Updated: Oct 17, 2018
The sense of smell for us dogs is our predominant sense. Did you know that dogs have about 300 million olfactory receptors cells, compared to humans that only have about 5 million? Each of our nostrils can smell individually, allowing us to distinguish the direction of a particular scent. The old air exits through the slits on the side of our nose, as new air is inhaled through the nostrils allowing us to take in scent continuously. In addition, we have a secondary organ called the vomeronasal (or Jacobson’s organ) that lets us detect pheromones and other chemicals. If you see us chattering our teeth and drooling a bit, you are catching us using that secondary organ to decipher the different components of a scent. A sizable portion of our brain is used to process scent. We can detect smells at concentrations of 100 million times less than that which a human nose can detect. Therefore, we make good hunters and are used for sniffing out drugs and other dangerous materials and even finding missing people.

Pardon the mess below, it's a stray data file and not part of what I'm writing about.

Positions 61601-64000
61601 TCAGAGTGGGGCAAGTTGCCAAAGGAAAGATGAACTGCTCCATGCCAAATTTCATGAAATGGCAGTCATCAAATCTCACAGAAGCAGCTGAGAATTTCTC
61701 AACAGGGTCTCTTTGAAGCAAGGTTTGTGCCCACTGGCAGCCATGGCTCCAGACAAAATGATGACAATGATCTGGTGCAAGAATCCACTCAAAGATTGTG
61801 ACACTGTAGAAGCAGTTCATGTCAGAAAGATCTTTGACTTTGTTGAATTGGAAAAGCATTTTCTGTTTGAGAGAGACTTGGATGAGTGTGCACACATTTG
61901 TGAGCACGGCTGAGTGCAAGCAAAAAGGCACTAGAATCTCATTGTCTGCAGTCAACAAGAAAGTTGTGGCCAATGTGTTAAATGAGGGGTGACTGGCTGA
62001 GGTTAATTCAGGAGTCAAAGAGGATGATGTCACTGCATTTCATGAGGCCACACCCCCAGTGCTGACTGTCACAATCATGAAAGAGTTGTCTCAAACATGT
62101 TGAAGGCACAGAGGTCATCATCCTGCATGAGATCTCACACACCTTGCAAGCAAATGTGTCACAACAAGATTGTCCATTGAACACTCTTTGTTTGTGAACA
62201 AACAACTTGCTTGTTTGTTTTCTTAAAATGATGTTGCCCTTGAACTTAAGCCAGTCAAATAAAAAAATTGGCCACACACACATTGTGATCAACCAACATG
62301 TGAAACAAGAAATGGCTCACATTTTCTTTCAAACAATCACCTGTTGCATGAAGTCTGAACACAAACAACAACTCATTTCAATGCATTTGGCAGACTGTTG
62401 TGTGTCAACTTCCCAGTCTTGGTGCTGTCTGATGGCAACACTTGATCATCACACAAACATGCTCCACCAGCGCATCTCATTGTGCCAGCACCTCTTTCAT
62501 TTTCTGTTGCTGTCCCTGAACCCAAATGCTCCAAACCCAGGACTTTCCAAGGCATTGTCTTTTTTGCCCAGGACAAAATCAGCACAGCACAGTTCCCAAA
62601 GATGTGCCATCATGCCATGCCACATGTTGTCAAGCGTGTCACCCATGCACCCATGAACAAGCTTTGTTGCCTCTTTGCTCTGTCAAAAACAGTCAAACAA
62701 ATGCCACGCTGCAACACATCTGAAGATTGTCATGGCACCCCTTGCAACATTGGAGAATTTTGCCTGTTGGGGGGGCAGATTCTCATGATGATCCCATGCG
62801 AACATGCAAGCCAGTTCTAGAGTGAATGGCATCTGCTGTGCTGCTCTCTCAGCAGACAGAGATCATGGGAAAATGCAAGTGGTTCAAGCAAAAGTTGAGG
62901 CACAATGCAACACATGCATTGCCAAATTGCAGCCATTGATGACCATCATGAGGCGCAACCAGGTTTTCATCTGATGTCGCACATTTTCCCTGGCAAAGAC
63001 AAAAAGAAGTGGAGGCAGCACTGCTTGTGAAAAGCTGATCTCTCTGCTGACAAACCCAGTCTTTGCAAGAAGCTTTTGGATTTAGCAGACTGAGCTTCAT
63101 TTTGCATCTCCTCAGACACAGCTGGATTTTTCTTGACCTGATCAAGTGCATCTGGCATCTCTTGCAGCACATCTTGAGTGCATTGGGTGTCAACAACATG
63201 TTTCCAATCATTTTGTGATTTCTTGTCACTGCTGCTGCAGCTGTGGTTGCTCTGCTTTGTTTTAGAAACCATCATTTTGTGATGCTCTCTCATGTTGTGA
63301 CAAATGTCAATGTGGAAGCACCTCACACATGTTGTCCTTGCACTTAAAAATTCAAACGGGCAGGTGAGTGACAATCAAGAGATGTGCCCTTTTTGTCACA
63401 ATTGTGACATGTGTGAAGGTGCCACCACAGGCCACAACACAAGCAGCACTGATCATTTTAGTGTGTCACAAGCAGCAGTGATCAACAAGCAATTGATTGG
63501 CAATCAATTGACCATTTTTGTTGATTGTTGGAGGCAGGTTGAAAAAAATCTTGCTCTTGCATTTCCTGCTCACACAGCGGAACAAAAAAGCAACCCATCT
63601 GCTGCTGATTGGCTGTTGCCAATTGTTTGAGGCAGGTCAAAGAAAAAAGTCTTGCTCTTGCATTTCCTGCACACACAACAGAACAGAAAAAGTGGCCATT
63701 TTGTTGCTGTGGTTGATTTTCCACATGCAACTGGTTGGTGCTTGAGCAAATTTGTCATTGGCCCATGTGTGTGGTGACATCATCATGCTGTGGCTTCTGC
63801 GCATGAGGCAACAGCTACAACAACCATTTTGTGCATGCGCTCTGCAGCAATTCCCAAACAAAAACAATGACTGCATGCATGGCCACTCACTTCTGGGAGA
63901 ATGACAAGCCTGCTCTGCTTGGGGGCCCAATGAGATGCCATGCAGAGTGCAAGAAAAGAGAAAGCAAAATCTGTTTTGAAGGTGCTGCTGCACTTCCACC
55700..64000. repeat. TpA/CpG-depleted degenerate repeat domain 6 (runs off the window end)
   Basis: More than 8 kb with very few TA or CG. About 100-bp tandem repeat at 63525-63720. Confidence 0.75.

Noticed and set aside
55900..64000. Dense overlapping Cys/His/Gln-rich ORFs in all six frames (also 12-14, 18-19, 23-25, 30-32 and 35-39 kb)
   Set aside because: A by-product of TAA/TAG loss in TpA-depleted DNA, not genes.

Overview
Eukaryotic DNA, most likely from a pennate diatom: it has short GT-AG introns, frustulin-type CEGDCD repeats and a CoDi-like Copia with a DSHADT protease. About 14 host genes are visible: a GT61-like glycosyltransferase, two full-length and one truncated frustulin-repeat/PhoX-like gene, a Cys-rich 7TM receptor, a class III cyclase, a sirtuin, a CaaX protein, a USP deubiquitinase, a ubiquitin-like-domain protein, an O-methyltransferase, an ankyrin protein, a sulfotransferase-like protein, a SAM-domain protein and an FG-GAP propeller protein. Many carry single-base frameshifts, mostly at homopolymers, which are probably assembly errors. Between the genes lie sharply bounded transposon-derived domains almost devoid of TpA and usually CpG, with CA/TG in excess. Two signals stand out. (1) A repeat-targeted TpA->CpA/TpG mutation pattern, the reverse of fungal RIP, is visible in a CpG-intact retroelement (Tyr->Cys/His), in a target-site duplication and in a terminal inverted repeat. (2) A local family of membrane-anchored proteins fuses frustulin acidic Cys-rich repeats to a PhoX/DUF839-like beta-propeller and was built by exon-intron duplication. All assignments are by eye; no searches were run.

Sniffing is important as we survey our environment. If you pay attention, you can see our body changes as we decipher the scent sometimes using other inputs to aid in determining the source and safety of the situation. At times we will pause and subtly curve our body away from an object as a warning we don’t like it. When we are unsure about something, we slow down and sniff to help us assess the situation. So, sniffing is part of how we communicate to one another and to people.
Check out these resources for more information on how and why we sniff.